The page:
I happened upon this blog post by Susan Wilson of Alston+Bird regarding a recent Delaware Chancery Court opinion, Cambridge North Point LLC v. Boston and Maine Corporation.
B&M argued that the court should hold the contract at issue unenforceable because B&M had signed the contact “without noticing” a new provision added to a draft by Cambridge. But B&M had proposed revisions to the draft in question, suggesting that B&M had in fact read it, or at least had had the opportunity to do so. It’s no surprise that Vice Chancellor Strine declined to accept B&M’s argument.
To get the full flavor of this unlikely dispute, read Susan’s post.
2 thoughts on “You Have to Read the Contract”
I like to think that the court would have reached the same conclusion even had B&M not read the contract. In the absence of the counterparty making a representation as to content, a commercial party that signs a contract should be bound by it, whether or not they know what is in it.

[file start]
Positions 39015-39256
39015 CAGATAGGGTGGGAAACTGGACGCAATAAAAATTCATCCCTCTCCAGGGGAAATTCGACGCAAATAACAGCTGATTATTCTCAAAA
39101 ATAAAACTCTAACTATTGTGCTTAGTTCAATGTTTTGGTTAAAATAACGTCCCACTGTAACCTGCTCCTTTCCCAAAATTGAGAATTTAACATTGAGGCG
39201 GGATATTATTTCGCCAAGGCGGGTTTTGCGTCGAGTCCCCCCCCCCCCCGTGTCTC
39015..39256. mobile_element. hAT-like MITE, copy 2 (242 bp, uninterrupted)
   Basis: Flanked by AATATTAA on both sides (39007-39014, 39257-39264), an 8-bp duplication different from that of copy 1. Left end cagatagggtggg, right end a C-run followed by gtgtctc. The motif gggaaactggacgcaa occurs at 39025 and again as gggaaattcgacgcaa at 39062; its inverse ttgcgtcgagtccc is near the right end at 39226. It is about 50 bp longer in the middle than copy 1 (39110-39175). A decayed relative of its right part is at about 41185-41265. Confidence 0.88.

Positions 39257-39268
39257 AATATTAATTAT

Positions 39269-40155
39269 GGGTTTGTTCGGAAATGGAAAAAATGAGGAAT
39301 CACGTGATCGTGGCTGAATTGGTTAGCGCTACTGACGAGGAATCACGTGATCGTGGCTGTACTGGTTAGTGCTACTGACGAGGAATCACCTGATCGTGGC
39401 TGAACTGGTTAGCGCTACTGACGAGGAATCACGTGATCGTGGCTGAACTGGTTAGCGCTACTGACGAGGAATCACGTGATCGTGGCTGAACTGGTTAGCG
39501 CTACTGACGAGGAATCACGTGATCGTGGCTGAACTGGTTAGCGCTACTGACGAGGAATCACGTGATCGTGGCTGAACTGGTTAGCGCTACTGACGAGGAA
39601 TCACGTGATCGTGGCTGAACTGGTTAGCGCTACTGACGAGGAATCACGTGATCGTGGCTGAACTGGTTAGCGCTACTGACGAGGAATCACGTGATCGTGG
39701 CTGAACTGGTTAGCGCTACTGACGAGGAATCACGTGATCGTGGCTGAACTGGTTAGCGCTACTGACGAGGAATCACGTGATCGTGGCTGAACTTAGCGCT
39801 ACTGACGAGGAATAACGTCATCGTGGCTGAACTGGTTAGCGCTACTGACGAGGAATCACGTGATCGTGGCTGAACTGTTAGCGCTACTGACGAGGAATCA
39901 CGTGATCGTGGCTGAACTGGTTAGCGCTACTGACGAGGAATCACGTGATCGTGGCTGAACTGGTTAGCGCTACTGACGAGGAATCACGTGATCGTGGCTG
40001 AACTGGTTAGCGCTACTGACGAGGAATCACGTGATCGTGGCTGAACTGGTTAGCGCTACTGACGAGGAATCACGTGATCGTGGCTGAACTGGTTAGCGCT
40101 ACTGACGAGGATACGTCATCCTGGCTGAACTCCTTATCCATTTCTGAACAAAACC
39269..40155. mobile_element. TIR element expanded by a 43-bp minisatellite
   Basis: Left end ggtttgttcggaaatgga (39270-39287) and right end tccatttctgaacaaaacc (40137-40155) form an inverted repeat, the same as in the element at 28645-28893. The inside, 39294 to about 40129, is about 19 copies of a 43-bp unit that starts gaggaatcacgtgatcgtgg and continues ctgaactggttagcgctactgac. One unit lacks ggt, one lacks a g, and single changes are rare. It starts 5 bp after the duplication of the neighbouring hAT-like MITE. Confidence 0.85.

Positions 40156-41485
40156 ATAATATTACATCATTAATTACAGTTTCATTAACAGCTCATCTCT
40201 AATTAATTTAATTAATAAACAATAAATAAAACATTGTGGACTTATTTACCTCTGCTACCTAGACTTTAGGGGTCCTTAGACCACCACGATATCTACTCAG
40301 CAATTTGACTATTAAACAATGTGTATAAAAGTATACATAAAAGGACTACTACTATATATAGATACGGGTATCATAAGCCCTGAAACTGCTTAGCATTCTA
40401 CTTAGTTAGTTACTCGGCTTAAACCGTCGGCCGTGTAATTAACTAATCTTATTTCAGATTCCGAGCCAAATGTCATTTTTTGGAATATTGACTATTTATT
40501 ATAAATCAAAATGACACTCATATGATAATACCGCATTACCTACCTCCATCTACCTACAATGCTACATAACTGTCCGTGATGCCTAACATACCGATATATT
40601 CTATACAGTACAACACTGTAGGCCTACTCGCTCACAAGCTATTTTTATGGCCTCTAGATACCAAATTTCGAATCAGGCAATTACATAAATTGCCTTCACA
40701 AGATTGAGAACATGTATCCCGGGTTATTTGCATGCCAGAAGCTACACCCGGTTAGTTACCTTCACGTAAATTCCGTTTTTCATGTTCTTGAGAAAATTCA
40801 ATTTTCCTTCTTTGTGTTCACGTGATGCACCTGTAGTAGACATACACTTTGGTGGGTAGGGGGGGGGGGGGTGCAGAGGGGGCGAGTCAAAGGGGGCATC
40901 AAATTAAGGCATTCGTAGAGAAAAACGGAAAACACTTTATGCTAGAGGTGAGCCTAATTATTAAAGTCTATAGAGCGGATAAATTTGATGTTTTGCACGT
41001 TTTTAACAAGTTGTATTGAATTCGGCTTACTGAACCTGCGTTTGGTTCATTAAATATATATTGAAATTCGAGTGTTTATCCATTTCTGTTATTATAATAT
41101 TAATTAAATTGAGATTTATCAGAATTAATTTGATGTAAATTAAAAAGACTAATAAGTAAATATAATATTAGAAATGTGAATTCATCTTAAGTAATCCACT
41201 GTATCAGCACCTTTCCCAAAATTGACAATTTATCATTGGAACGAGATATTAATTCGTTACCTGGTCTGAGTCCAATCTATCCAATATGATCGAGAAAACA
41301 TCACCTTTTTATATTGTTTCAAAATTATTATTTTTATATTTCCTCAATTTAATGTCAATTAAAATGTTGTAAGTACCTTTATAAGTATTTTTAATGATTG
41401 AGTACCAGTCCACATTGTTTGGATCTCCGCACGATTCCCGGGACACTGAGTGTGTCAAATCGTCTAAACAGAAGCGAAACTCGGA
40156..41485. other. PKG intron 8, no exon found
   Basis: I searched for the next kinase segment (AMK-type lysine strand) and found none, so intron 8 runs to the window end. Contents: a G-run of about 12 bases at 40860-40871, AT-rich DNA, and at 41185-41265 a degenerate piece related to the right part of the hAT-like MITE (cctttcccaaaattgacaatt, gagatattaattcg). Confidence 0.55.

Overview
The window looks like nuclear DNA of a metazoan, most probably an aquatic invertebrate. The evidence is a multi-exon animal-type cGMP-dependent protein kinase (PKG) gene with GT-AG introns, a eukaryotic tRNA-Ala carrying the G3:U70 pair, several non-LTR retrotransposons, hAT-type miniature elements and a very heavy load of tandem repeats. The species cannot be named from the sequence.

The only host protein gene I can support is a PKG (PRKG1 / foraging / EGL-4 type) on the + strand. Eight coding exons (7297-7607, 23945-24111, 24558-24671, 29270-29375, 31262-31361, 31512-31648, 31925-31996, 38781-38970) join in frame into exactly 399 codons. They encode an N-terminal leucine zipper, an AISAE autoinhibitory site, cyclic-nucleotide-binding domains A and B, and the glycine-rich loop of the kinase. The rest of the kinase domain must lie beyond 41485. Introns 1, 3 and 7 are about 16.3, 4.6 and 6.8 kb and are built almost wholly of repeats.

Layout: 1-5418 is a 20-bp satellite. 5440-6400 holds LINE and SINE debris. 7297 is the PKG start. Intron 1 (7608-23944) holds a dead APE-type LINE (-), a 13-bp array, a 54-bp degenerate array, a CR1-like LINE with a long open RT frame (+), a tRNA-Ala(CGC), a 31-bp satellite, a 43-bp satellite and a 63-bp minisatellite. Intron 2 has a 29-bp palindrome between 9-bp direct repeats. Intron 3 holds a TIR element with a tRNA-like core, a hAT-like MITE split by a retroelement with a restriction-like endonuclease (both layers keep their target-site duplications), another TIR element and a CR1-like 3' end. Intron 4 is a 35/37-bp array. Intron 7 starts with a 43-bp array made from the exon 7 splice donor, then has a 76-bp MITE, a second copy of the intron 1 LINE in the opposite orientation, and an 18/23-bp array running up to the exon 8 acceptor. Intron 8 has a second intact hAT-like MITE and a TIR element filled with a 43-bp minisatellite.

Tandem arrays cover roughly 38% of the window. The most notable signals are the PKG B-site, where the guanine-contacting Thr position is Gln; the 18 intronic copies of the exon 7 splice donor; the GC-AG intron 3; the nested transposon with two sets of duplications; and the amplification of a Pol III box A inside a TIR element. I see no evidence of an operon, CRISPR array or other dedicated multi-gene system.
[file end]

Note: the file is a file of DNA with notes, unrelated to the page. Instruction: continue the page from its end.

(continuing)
In a world where 50 page contracts are enforced against online-purchasing consumers from the simple act of pressing a link, with no evidence that the contract was read let alone understood, this attempt to avoid a paper document deserves the laughter I’m affording it right now.